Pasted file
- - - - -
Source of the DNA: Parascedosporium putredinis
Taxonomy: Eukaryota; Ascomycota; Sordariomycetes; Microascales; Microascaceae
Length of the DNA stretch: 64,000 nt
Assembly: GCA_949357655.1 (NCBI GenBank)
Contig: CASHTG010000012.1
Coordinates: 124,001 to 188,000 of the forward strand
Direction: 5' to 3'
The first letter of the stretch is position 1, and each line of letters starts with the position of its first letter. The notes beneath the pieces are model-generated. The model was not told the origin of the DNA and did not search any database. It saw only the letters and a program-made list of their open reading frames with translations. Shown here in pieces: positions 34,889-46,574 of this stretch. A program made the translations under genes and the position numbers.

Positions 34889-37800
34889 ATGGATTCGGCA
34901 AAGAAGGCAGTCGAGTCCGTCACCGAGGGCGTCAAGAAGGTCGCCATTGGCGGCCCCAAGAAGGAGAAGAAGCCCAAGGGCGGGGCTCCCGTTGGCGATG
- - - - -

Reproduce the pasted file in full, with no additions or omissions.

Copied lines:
Source of the DNA: Parascedosporium putredinis
Taxonomy: Eukaryota; Ascomycota; Sordariomycetes; Microascales; Microascaceae
Length of the DNA stretch: 64,000 nt
Assembly: GCA_949357655.1 (NCBI GenBank)
Contig: CASHTG010000012.1
Coordinates: 124,001 to 188,000 of the forward strand
Direction: 5' to 3'
The first letter of the stretch is position 1, and each line of letters starts with the position of its first letter. The notes beneath the pieces are model-generated. The model was not told the origin of the DNA and did not search any database. It saw only the letters and a program-made list of their open reading frames with translations. Shown here in pieces: positions 34,889-46,574 of this stretch. A program made the translations under genes and the position numbers.

Positions 34889-37800
34889 ATGGATTCGGCA
34901 AAGAAGGCAGTCGAGTCCGTCACCGAGGGCGTCAAGAAGGTCGCCATTGGCGGCCCCAAGAAGGAGAAGAAGCCCAAGGGCGGGGCTCCCGTTGGCGATG